If that list seems familiar to those of you who know about the CDC-Kaiser Permanente Adverse Childhood Experiences Study (ACE Study) list of ACEs, you’d be right. The experiences listed in the Family Therapy Benefit were adapted from the ACE Study and expanded ACE surveys. The ACE Study linked ACEs to the adult onset of many chronic diseases, mental illness, violence and being a victim of violence in more than 17,000 adults. The study found that ACEs are remarkably common — most people have at least one. People who have four or more different types of ACEs — about 12 percent of the population — have a 1200 percent higher risk of attempting suicide and a 700 percent higher risk of becoming an alcoholic, compared with people who have no ACEs.

The epidemiology of childhood adversity — which produce ACE surveys — is one of five parts of ACEs science, which also includes how toxic stress from ACEs affects children’s brains, the short- and long-term health effects of toxic stress, how toxic stress is passed on from generation to generation, and research on resilience, which includes how individuals, organizations, systems and communities can integrate ACEs science to solve our most intractable problems.

The need for addressing and preventing mental health problems in California’s children couldn’t be clearer. In a state-by-state ranking of the mental health status of youth that was recently released by Mental Health America, California ranked 33rd. To Alex Briscoe, a mental health practitioner and principal for the San Francisco-based California Children’s Trust, the fact that Medi-Cal has broadened its eligibility requirements to include life experiences for family therapy is a true game-changer.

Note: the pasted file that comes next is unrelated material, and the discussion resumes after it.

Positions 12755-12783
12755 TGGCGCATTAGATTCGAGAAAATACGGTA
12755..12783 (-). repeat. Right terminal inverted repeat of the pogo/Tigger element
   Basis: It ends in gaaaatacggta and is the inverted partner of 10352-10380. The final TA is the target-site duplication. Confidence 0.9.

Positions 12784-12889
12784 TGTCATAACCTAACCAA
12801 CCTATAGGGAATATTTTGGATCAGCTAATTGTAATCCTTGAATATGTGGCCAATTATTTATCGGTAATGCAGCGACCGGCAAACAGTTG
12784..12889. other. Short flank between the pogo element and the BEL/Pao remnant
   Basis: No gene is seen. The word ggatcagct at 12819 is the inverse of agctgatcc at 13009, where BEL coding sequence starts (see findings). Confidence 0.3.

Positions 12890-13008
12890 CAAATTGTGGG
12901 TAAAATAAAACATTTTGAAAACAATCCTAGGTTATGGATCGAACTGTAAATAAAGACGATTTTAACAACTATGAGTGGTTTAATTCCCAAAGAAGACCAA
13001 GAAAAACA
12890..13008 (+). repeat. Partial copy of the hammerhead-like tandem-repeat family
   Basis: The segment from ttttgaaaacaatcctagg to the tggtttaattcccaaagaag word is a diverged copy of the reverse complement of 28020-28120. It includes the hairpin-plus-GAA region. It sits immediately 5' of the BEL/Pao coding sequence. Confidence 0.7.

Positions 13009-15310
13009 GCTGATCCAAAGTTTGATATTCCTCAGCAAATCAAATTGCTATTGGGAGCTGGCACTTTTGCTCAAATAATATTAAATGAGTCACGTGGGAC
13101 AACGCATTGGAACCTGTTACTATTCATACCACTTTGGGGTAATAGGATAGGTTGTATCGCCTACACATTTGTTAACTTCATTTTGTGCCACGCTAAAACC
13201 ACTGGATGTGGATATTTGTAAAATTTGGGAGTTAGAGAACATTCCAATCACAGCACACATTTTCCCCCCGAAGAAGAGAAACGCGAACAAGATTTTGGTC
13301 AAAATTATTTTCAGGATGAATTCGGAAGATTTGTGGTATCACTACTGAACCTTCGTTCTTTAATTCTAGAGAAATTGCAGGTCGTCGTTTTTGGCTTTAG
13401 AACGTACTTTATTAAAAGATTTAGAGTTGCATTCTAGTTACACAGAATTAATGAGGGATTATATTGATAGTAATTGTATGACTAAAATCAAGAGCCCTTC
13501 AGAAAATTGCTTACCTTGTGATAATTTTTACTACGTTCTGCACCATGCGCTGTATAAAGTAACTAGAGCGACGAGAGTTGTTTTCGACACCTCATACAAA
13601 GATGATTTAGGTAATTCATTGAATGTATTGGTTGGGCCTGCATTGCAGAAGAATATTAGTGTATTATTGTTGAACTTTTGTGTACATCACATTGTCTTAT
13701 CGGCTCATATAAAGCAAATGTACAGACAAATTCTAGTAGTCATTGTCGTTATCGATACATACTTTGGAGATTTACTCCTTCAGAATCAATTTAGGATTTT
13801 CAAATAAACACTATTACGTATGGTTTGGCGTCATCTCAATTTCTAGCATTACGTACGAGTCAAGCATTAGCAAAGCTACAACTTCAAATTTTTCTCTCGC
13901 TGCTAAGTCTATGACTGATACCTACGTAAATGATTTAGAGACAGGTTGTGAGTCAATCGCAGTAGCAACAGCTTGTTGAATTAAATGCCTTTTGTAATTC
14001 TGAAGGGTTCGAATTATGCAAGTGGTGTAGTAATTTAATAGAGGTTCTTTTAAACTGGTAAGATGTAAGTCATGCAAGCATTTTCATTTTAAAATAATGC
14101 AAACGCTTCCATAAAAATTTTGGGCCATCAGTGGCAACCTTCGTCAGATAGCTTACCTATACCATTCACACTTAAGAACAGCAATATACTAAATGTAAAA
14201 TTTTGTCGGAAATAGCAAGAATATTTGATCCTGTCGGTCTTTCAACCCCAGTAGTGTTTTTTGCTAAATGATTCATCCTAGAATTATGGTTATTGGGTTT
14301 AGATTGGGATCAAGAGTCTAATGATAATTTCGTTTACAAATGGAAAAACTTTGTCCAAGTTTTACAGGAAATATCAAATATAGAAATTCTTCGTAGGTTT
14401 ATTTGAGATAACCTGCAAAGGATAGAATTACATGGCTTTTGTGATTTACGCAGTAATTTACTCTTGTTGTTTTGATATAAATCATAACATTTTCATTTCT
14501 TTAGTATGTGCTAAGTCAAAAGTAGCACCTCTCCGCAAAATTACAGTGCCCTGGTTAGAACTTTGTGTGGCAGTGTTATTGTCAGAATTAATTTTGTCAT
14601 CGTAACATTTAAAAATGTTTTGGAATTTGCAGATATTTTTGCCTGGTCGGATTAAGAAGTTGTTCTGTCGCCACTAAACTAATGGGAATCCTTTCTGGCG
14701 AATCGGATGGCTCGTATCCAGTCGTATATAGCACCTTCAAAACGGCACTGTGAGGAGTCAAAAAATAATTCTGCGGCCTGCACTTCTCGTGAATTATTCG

AlexBriscoe
Alex Briscoe

“For the first time in the history of the public mental health system, you can qualify for social and emotional support without a diagnosis,” he says. Looking back on his career as a therapist, Briscoe says, “The vast majority of the children and families that I have worked with and served were not pathological, and were not mentally ill. They were dealing with the reality of living in a culture that tells them they're worth nothing, that constrains their opportunities. And their behavior was a totally reasonable and rational response to those realities. But in order to provide support, I had to give them a diagnosis.”

More pointedly, Briscoe says, “Perhaps most important to the broader [social justice] movement is that the [eligibility requirements] acknowledge the impact of race and poverty on the social and emotional welfare of Medi-Cal beneficiaries.”

Selena Wilson, vice president of organizational effectiveness at the East Oakland Youth Development Corporation, agrees that the change is huge because families have always had to get a diagnosis for their child to get support even if their behaviors were tied to what was happening to them in the community.

Selena%20Photo
Selena Wilson